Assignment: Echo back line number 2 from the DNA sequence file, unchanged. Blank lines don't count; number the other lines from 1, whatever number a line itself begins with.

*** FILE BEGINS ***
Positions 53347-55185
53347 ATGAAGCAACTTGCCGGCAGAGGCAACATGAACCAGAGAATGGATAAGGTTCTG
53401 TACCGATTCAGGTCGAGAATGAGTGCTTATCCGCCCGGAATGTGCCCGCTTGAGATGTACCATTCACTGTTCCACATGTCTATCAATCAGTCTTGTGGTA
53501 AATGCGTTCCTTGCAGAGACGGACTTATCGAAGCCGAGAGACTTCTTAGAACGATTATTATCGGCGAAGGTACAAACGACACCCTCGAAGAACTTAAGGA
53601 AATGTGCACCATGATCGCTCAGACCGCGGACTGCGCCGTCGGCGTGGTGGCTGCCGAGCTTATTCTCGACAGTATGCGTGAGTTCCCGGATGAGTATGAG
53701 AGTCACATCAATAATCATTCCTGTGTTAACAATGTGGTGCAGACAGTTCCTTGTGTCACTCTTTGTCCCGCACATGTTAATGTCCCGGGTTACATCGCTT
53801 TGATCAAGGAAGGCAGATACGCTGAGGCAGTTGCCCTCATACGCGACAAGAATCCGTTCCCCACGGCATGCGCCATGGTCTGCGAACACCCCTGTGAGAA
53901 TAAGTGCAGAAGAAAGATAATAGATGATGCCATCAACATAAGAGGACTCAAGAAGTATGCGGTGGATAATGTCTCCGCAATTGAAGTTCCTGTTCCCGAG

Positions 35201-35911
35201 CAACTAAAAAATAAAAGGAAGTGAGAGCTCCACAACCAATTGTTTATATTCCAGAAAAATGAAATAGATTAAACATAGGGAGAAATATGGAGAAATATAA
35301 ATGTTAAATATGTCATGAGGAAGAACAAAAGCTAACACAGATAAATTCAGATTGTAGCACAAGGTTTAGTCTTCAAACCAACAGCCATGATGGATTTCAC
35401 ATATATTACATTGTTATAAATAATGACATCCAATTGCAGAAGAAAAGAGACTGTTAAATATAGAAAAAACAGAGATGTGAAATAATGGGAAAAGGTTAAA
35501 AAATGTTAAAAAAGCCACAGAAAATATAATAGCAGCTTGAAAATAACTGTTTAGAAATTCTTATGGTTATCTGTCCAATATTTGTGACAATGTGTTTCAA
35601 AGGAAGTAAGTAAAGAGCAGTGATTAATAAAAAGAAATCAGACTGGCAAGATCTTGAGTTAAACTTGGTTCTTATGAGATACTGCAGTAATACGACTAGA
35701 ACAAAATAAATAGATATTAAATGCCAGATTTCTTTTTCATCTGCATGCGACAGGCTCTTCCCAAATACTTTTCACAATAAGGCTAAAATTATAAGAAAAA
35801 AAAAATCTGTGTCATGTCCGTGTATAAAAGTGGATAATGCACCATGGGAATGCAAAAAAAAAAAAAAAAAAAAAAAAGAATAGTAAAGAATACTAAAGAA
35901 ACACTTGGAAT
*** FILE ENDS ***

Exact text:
53347 ATGAAGCAACTTGCCGGCAGAGGCAACATGAACCAGAGAATGGATAAGGTTCTG